Text Patterns - by Alan Jacobs

Wednesday, December 21, 2016

post and courier

People who know almost nothing else about Pynchon know that The Crying of Lot 49 is concerned with the possible existence of a secret postal service, the Trystero, which is a kind of rival or shadow or doppelgänger of the Imperial Reichspost and its successor the Thurn und Taxis Post, the official postal services of the Holy Roman Empire. Postal delivery in its many different forms, I believe, is a vastly underrated element of the rise and consolidation of modernity — I have written a couple of preliminary posts about it here and here. I hope to give the matter more attention in the future, so I can’t resist writing a bit about Pynchon’s transformation of postal delivery into something like a Theme.

If the chapter called “Confessions of Fausto Maijstral” is, as I have suggested, at the heart of V., is the central point from which the book’s various possibilities of meaning radiate outward, I’d say that the equivalent scene in CL49 is the performance of a (made-up) Jacobean revenge play, The Courier’s Tragedy. In fact, a plausible case can be made that The Courier’s Tragedy is in some sense a condensation of the whole of CL49. There are multiple analogues.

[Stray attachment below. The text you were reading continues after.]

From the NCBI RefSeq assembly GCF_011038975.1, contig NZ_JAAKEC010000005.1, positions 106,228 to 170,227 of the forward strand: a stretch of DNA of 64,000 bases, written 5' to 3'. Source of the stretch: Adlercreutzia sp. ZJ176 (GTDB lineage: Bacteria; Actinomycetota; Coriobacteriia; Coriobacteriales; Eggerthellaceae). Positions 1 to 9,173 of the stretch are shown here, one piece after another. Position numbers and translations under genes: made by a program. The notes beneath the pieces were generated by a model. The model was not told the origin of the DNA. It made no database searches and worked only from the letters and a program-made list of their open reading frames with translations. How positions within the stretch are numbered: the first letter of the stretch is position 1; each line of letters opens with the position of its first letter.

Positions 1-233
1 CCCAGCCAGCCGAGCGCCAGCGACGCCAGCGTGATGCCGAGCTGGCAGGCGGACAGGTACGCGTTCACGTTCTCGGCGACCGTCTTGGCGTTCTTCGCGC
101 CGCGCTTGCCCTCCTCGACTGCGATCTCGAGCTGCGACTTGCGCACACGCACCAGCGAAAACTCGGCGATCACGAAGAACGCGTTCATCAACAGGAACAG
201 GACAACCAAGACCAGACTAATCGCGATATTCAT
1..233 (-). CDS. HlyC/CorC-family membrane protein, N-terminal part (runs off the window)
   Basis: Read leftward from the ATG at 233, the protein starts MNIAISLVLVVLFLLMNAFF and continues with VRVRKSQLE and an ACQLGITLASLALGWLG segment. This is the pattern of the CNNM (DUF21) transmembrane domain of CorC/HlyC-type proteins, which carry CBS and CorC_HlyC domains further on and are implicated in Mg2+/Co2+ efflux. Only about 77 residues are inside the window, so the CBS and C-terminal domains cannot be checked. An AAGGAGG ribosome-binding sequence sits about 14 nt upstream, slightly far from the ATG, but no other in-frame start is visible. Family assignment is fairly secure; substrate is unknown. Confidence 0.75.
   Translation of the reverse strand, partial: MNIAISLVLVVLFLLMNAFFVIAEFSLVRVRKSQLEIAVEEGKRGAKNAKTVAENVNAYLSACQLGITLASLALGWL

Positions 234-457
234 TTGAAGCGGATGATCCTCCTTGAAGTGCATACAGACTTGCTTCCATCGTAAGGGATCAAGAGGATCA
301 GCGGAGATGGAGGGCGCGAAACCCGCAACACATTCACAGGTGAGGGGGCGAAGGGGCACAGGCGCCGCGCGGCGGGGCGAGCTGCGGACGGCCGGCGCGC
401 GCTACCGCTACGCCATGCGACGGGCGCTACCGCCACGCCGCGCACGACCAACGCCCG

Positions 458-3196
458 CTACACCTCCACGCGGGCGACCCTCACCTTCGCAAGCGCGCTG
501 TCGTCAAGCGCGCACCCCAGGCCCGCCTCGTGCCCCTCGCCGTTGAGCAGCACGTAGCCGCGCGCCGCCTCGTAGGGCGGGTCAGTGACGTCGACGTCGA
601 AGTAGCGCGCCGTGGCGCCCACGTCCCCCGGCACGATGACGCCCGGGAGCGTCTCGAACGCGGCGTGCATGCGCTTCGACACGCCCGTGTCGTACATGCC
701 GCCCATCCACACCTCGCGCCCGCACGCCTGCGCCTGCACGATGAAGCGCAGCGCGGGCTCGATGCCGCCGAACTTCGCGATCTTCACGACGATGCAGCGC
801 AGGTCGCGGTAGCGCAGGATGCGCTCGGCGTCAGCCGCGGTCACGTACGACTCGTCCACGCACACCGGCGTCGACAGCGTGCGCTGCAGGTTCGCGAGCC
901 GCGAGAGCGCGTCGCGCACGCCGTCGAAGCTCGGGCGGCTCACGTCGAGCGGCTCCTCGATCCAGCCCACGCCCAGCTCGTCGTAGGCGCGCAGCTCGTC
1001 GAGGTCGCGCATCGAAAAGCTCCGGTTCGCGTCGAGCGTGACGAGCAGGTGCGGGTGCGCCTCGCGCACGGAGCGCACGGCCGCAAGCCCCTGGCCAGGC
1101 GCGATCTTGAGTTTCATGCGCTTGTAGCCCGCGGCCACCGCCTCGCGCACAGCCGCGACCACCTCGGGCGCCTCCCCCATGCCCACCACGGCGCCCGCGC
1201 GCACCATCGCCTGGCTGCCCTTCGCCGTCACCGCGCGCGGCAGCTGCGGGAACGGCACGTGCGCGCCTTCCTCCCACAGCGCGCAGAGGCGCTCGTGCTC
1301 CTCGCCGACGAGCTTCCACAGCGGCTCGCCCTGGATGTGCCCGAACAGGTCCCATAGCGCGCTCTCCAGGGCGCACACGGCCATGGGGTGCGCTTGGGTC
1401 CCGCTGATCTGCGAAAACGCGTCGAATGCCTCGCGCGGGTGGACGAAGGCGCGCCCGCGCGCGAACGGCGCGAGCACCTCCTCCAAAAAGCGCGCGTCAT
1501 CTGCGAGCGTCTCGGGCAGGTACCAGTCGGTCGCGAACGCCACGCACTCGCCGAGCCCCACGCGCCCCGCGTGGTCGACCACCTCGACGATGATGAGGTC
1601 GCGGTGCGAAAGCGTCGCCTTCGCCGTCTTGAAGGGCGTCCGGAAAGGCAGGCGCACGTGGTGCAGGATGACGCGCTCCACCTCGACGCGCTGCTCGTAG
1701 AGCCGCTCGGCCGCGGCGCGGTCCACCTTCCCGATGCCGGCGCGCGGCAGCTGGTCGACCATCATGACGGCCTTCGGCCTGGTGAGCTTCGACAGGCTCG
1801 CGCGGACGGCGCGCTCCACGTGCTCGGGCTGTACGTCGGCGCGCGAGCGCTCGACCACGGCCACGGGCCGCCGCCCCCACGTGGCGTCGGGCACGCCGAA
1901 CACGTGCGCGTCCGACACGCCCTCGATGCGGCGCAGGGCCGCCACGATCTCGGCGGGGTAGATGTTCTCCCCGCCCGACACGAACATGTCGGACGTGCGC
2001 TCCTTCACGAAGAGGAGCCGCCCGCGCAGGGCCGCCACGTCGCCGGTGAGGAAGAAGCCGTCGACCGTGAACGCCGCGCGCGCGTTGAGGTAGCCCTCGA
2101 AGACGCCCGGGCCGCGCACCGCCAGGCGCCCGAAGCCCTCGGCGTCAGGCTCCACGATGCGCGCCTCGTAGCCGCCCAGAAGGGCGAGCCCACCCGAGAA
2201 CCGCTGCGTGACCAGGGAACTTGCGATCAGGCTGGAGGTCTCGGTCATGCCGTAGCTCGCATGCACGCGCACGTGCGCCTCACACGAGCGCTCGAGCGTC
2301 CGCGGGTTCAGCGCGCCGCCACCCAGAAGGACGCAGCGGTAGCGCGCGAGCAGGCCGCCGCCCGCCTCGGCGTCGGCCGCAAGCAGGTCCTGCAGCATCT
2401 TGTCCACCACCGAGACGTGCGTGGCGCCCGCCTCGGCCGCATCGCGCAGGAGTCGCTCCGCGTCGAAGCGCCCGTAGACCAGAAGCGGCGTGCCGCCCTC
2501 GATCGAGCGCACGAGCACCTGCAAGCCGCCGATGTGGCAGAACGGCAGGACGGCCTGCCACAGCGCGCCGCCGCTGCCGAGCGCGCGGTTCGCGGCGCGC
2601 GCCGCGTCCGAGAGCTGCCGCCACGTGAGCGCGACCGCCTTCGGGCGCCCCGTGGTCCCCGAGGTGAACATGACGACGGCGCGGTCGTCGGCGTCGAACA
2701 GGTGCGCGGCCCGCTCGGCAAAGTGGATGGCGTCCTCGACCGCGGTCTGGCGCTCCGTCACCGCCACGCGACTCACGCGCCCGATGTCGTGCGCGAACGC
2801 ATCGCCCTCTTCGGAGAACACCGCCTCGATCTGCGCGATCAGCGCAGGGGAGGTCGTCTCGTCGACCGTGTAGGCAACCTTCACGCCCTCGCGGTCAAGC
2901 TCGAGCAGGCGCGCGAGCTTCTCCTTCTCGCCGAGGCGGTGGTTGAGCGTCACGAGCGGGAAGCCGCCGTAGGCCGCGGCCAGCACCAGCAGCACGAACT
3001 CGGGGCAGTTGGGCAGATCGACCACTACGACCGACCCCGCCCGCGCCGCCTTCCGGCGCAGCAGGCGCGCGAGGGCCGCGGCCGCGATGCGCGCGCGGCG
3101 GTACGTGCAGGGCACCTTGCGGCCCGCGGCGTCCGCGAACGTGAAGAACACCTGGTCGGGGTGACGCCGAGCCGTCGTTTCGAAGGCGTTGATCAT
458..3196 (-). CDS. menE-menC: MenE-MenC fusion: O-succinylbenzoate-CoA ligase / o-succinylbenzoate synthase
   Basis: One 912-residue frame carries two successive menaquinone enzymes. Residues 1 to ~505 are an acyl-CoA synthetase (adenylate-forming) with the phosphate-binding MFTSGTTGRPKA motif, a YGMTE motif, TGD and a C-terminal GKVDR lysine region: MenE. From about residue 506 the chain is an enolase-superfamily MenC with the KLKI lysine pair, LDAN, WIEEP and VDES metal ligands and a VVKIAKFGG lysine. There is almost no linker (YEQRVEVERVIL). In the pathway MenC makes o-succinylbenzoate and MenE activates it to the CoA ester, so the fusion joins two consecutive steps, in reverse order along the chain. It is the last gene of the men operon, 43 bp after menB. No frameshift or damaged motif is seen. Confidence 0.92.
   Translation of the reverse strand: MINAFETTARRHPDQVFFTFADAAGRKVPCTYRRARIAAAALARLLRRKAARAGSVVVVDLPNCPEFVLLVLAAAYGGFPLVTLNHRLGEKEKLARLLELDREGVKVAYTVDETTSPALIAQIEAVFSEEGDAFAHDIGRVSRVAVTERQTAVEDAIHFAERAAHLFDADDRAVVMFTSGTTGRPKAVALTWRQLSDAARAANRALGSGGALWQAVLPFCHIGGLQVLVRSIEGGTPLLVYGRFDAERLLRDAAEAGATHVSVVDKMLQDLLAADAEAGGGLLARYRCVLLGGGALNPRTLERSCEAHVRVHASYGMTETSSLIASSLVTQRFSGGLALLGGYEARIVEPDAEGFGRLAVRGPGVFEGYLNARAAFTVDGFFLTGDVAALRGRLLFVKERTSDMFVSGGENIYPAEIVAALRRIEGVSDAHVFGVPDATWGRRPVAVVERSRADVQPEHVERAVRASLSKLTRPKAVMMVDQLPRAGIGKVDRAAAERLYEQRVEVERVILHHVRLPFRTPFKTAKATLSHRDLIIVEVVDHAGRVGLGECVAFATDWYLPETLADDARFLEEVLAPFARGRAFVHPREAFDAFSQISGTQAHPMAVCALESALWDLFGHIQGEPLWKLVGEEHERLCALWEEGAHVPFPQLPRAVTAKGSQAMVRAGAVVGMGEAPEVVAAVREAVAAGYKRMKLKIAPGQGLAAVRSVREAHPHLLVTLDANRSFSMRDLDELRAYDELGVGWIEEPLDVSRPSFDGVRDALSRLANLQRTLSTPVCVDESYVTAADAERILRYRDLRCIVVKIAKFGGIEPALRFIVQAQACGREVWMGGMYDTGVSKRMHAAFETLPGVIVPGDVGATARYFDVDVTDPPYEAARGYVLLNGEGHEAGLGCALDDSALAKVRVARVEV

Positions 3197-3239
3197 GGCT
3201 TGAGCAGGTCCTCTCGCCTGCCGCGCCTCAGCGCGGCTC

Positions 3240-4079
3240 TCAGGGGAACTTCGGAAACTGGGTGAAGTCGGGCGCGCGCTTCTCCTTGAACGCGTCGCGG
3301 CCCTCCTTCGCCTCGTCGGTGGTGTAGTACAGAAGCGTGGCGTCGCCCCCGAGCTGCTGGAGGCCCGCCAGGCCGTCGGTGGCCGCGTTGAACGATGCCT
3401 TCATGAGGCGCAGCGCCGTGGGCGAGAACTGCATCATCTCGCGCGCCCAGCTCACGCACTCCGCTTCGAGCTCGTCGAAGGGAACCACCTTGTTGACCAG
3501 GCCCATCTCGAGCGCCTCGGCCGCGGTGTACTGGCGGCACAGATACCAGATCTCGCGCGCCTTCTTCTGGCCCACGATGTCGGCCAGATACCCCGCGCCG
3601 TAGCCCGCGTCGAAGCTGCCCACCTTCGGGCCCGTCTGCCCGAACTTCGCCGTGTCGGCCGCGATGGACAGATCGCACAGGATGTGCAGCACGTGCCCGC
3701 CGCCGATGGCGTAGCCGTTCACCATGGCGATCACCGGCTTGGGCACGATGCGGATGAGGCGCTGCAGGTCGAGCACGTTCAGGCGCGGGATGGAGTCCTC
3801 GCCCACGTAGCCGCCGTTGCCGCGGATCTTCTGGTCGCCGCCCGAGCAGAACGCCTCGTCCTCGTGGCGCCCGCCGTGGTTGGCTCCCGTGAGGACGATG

For instance, in what remains, forty years after its first publication, the best essay, by miles, on the novel, Edward Mendelson comments that “Until the middle of the fifth chapter Oedipa consistently sees the post horn as a living and immediate symbol, actively present in the daily life around her. From that point on she only hears about its past existence through documents, stamps, books — always second-hand. (This distinction is nowhere mentioned in the book, but the clean break after page 131 [in the original Dutton edition] is too absolute to be accidental.)” So this decisive change occurs about three-fifths of the way through the book; meanwhile, in the intermission of the play, after the third of five acts, “Oedipa headed for the ladies’ room. She looked idly around for the symbol [the muted post-horn] she’d seen the other night in The Scope, but all the walls, surprisingly, were blank. She could not say why, exactly, but felt threatened by this absence of even the marginal try at communication latrines are known for.” The transmissions have ceased. Also noteworthy, in light of Mendelson’s comment and the puzzlement that descends on Oedipa in the latter pages of the book, is this description of fourth-act events in the play: “It is at about this point in the play, in fact, that things really get peculiar, and a gentle chill, an ambiguity, begins to creep in among the words.... It can only be called a kind of ritual reluctance. Certain things, it is made clear, will not be spoken aloud; certain events will not be shown onstage.”